The concert for Secret Keeper's latest recording Emerge was at the Cornelia Street Cafe - and down in the cozy basement club space, it felt a bit like being in on a well kept secret itself. It was an intimate show as the duo of guitarist Mary Halvorson and bassist Stephen Crump captivated the attentive crowd for the evening.

Emerge is the pair's second recording under the name Secret Keeper and it is a another great example of their sympathetic and telepathic playing. The duo delivers composed and intricate melodies, with nice balanced counter motions, but they also surprise by suddenly throwing caution to the wind and diving into some aggressive passages.

The opener "What'll I Do" begins tentatively, Crump provides a loose foundation and Halvorson slowly drops musical pieces into place. They are building up to something: the squiggles of guitar and the bass runs become stronger and the music denser as the track continues. 'Emerge' starts big with vibrant chords and melody from the guitar and deep sells from the bass and 'In Time You Yell', things become agitated and the playing heavier. Halvorson leans on her inner rocker and uses power chords and purposeful slashing strumming before quickly pivoting to pointy arpeggiated lines and unusual chord voicings. Meanwhile Crump is a often a grounding element, providing a base that sometimes just cracks wide open.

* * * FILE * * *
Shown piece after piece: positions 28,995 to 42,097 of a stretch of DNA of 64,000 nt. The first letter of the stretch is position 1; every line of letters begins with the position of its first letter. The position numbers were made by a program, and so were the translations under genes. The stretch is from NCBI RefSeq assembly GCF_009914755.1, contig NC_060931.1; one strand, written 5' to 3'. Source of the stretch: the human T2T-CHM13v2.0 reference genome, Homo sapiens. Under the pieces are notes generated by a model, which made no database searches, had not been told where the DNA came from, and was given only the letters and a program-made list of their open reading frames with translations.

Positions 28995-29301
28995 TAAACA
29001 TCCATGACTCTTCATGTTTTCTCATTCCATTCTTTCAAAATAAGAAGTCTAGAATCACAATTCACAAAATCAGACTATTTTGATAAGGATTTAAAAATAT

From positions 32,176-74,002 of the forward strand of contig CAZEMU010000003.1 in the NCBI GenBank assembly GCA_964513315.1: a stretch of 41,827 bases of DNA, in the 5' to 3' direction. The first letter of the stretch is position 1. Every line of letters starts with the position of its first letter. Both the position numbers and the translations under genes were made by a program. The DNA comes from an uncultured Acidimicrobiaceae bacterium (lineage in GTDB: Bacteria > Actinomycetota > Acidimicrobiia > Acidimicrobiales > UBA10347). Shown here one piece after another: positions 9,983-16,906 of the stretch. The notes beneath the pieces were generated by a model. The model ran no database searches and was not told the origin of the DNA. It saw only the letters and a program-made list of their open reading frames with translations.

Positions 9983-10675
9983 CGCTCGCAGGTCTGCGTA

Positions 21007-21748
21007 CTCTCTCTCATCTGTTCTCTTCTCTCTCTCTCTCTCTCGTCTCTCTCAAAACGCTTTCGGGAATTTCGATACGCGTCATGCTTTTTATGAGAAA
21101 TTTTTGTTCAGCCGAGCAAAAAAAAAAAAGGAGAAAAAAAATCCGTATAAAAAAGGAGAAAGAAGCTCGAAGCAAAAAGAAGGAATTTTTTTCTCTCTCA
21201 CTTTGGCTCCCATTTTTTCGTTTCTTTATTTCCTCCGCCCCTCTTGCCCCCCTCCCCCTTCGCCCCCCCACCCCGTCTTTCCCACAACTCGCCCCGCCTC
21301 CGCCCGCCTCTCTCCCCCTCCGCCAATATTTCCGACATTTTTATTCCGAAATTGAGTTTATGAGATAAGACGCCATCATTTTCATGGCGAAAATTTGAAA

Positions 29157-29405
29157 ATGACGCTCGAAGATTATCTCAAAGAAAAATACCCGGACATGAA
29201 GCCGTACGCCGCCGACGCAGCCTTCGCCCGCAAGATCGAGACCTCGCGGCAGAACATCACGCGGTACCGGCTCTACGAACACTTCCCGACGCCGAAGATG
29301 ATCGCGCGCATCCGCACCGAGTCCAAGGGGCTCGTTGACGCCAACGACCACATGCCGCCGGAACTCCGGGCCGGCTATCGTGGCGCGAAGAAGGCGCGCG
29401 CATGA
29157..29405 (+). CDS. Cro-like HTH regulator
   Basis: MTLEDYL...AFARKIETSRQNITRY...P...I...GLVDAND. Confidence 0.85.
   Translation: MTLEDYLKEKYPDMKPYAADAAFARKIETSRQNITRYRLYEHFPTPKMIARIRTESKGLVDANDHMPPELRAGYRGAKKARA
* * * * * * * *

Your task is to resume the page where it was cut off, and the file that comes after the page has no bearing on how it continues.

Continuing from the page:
This is a keeper of an album, literally dripping with atmosphere.
 



Monday, June 29, 2015

Songs for the people of Greece

By Stef